The Pied Piper: Allard K. Lowenstein and the Liberal Dream, by Richard Cummings. New York: Grove Press. 569 pp. $19.95. Best remembered for his key role in the ``Dump Johnson'' movement of the '60s, Allard K. Lowenstein was not only a political activist, but a veritable whirlwind of activity: a dynamic speaker, a gifted writer, a tireless campaigner, and a skilled organizer who always seemed to be doing a dozen things at once.
Habitually late for appointments, he made up the difference by the engaging warmth of his personality and the depth of his genuine concern. He had friends everywhere, from college students and Peace Corps volunteers to such luminaries as Eleanor Roosevelt, Norman Thomas, North Carolina Sen. Frank Graham, and his loyal ally and debating partner William F. Buckley, who loved to match him point for point in liberal vs. conservative discussions.
But he also had enemies. He was called a communist and rabble-rouser by the cruder elements of the political right, a ``fink'' and ``CIA spook'' by self-styled revolutionaries of the New Left. His name appeared on Richard Nixon's famous ``enemies'' list. On March 14, 1980, at the age of 51, Lowenstein was murdered by a mentally unbalanced former prot'eg'e, Dennis Sweeney, one of the many students Lowenstein had recruited to help the Mississippi voter-registration drive in the early '60s.
Lowenstein's latest biographer, Richard Cummings, described as a lawyer and Democratic Party activist, seems unable to forgive Lowenstein his lifelong opposition to communism. His book presents Lowenstein as a ``pied piper'' who inspired students to commit themselves to liberal causes but tried to make sure their energy and indignation were channeled within the system. It is the latter effort that Mr. Cummings finds suspect.
The crux of Cummings's thesis is that Lowenstein worked as an agent for the Central Intelligence Agency, albeit for the so-called ``good wing'' of the agency, which believed in supporting liberal causes to diminish the threat of communist revolutions. The evidence supporting this thesis is hazy, ranging from the unsubstantiated to the purely tangential. The arguments employed to build a case from the evidence are not unlike those once used by Sen. Joseph McCarthy to ferret out suspected ``reds.'' There is guilt-by-association (because Lowenstein -- like many liberals of the period -- was involved with persons or groups later revealed to have received CIA funds, therefore he was a CIA agent); question-begging (even though he opposed the war in Vietnam, this doesn't prove his independence, but merely demonstrates his allegiance to ``good wing'' ideology); and the general sleight-of-hand that enables Cummings first to argue that Lowenstein may have been unwittingly or occasionally (or both) involved with the CIA, then to proceed to call him a CIA agent, as if he had just proven his case.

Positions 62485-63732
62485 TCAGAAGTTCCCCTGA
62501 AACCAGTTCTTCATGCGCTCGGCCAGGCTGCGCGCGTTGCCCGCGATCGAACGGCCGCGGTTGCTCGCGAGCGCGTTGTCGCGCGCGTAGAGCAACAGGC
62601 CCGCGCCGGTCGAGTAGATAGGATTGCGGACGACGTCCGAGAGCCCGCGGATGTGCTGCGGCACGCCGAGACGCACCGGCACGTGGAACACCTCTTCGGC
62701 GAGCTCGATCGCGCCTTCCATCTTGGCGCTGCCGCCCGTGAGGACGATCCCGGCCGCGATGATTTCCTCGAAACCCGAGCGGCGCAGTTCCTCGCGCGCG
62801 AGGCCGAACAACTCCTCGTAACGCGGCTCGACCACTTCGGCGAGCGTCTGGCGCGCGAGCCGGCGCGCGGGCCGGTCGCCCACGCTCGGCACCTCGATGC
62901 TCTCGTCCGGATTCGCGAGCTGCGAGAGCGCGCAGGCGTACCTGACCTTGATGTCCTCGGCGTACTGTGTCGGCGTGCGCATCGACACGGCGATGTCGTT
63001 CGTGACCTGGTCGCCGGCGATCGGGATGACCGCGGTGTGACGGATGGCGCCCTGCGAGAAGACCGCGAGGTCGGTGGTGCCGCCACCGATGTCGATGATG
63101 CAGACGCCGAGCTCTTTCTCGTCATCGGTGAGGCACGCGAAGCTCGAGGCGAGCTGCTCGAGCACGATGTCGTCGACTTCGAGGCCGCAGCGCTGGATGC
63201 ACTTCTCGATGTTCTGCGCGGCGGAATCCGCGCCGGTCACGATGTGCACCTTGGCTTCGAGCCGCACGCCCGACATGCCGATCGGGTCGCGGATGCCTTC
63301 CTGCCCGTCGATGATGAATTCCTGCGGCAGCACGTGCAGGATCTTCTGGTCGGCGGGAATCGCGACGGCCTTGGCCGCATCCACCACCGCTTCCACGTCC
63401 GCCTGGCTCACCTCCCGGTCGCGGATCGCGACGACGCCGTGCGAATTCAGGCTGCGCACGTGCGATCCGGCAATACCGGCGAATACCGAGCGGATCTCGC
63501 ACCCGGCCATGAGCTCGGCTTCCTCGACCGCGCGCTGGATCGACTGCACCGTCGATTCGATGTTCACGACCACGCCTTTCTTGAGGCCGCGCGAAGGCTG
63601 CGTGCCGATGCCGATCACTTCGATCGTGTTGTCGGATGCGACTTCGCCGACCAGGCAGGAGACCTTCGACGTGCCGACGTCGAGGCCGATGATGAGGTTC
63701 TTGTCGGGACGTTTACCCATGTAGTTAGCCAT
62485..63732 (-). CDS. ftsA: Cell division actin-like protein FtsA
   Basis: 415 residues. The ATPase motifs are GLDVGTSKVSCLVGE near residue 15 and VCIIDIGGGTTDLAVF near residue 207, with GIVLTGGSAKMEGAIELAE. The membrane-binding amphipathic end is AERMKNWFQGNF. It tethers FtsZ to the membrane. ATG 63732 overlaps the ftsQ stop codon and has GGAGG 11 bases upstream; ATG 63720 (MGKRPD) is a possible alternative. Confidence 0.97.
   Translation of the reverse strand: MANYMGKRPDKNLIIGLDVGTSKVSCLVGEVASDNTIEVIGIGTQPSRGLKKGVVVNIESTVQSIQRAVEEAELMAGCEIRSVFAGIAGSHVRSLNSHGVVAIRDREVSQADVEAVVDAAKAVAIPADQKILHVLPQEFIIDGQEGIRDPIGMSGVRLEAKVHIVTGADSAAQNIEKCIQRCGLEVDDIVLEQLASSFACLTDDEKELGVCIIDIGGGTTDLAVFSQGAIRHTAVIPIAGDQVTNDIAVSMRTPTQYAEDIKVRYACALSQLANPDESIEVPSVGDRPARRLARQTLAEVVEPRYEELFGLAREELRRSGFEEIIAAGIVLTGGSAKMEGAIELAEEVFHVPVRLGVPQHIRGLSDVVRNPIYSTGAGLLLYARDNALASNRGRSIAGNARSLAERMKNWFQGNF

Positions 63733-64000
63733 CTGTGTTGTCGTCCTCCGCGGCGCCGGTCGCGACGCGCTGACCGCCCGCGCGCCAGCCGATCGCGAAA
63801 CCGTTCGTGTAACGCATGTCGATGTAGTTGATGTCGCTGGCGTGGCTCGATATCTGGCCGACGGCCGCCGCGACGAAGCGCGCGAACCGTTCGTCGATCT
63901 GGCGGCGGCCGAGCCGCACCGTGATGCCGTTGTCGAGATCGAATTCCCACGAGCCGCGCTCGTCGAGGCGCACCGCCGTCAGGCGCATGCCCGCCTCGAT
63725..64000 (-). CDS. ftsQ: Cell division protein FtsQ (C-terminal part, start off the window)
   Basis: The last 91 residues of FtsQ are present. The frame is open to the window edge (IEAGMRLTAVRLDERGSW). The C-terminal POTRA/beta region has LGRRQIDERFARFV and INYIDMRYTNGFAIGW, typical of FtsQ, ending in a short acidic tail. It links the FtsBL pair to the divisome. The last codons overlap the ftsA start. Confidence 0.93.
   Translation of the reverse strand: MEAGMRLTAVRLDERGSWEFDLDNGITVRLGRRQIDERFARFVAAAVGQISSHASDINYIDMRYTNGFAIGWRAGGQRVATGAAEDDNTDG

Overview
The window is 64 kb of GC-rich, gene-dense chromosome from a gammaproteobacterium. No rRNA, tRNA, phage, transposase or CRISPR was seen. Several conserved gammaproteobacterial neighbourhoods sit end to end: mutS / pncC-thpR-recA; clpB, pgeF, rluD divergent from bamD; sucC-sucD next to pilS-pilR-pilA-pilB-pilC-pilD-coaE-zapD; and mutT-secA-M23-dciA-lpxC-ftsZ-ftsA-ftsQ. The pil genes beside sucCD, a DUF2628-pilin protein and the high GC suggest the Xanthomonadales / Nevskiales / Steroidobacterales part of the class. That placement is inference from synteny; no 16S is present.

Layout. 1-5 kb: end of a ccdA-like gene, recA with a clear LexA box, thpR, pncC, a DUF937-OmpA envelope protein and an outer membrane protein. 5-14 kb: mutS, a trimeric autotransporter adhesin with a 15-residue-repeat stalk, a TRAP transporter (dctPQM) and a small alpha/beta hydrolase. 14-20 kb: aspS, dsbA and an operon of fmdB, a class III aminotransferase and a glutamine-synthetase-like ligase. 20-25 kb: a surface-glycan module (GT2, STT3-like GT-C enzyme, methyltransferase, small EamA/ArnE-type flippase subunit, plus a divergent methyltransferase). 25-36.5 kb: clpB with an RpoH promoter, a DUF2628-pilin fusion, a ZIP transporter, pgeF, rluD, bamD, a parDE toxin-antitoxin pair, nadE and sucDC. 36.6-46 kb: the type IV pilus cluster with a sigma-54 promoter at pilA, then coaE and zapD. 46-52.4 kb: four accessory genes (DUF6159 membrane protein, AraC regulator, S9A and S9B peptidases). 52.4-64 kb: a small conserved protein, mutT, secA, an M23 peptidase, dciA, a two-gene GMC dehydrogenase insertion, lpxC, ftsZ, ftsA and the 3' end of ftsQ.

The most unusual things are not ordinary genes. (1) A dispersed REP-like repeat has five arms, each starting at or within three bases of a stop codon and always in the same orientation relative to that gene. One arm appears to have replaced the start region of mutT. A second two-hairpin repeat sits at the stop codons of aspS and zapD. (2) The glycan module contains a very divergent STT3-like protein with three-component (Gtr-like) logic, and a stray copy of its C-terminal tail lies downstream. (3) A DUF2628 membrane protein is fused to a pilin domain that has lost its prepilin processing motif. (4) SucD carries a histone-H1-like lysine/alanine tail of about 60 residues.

Responding to charges made in the book, lawyers for Lowenstein's family and friends have assembled a collection of affidavits and other documents signed by many of the people Cummings cites to bolster his theory.
For all his attempts to camouflage what is essentially an attack on Lowenstein's integrity in the guise of identifying with the man, Cummings's account of Lowenstein's career reads less like a biography than a vaguely incriminatory dossier. Cummings provides little sense of Lowenstein as a political thinker, let alone as a human being. In his obsessive search for a secret ``key'' to Lowenstein, Cummings pursues his conspiracy theory only to leave the real questions about the man unanswered.
Why should this man, with such a gift for locating the ideological ``center'' in American politics, so skilled at building consensus on controversial issues, have been unable to build a more solid political base for himself? That Lowenstein failed to achieve the eminence he merited continues to be as much our loss as it was his. For, as he once warned the more intransigent elements of the New Left, if America believed its only choice was between Abbie Hoffman and Spiro Agnew, it would choose Agnew. It did, and still does.
Merle Rubin reviews books regularly for the Monitor.